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Poll Shows Incidence, Adverse Effects of Cancer-Related Fatigue

Poll Shows Incidence, Adverse Effects of Cancer-Related Fatigue

NEW YORK--A nationwide survey of US cancer patients, oncologists, and caregivers documents that fatigue has profound effects on patients, including their ability to work, meet family needs, and cope with the disease.

The survey, of 419 patients, 197 oncol-ogists, and 200 caregivers, showed that 78% of cancer patients experience fatigue during the course of their disease, with 53% saying they experience fatigue on most days, if not every day (Figure 1).

While 80% of physicians surveyed said they believe that fatigue is overlooked and undertreated, less than half reported that they discuss it with patients or attempt to treat it.

"For many patients, fatigue is a daily reminder that they have cancer," said Nicholas Vogelzang, MD, professor of medicine, University of Chicago, and one of the authors of the survey. "If we can control or lessen its effects, we go a long way toward restoring a sense of normalcy to patients' lives."

Some Too Tired to Eat

The survey was conducted by the research organization Wirthlin Worldwide for The Fatigue Coalition, a multidiscipli-nary group of physicians and patient advocates from institutions including Harvard, Stanford, Memorial Sloan-Kettering, the University of Chicago, and the National Coalition for Cancer Survi-vorship. It was underwritten by Ortho Biotech Inc.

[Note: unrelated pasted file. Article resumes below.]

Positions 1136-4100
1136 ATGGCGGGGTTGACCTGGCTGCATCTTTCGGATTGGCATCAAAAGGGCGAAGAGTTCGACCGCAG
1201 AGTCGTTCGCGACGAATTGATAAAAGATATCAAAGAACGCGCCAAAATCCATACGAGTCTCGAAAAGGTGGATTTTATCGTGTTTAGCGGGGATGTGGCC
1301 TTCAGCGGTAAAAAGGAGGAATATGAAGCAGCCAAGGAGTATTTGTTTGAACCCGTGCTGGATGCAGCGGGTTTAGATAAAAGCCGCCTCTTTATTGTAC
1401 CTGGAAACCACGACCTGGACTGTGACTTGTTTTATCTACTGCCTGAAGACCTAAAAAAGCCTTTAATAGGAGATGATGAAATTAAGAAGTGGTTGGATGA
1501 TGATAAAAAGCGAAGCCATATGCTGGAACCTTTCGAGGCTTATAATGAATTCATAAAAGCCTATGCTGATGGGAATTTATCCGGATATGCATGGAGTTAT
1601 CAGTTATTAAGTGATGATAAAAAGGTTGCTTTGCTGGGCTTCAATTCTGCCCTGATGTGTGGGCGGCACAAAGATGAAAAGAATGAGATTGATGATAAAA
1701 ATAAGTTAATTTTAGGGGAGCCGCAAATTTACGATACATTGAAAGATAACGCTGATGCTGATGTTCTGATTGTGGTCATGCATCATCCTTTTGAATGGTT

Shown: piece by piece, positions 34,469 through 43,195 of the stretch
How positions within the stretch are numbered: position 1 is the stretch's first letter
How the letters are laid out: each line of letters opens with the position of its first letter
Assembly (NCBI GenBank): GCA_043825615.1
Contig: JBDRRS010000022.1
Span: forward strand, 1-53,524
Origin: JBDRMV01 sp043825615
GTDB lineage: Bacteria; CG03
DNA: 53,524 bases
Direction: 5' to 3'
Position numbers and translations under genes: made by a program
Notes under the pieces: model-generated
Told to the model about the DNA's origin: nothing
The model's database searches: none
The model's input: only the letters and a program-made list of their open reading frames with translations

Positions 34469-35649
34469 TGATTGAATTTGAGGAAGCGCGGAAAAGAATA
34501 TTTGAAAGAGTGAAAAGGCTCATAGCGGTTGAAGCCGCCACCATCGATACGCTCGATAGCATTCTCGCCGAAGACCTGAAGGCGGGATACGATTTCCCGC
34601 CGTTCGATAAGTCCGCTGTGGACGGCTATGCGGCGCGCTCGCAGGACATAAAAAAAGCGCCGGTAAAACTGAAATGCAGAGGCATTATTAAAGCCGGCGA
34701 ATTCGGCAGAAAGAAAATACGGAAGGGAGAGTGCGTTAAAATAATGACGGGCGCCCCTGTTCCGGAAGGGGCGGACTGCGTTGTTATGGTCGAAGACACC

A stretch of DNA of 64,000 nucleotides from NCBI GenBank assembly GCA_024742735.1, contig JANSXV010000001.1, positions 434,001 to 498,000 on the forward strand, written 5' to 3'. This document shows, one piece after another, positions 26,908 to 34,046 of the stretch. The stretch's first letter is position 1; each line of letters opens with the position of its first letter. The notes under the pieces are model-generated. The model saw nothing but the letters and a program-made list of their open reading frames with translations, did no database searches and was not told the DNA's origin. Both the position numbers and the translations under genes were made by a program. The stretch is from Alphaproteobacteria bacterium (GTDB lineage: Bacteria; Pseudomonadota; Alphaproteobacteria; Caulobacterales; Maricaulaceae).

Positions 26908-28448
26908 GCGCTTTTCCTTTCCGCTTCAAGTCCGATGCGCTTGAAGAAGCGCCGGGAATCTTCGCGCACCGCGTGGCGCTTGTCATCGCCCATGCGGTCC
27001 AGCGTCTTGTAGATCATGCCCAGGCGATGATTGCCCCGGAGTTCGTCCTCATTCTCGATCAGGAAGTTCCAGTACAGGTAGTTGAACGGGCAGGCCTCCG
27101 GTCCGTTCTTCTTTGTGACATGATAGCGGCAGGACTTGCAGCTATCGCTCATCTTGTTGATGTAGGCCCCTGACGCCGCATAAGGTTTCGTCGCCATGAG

The majority of cancer patients reported that fatigue adversely affects their ability to work (61%) and interferes with their usual activities (51%), while 42% said that it negatively impacts their ability to take care of their families (see Figure 2). For some, fatigue makes it difficult even to get out of bed (29%) or to eat their meals (24%).

Psychologically, fatigue also takes a tremendous toll: 57% of patients in the study said they are unable to enjoy life fully because of fatigue, and 31% said that fatigue affects their hope of successfully fighting their cancer. Some 16% of patients surveyed said that treating their fatigue was as important as treating the cancer itself, a "small although relevant figure," Dr. Vogelzang said.

Other intriguing findings: While physicians believe that pain is more debilitating and prevalent than fatigue, 61% of patients say that fatigue affects their lives more than pain. And while most patients feel that fatigue is caused by their treatment, most physicians believe that the cancer is the cause, which may explain why most patients (75%) are resigned to living with their fatigue.

In response to the survey, The Fatigue Coalition plans to develop a series of educational and research initiatives designed to help patients and physicians better understand the onset, duration, and progression of fatigue in cancer and how to intervene successfully.

 
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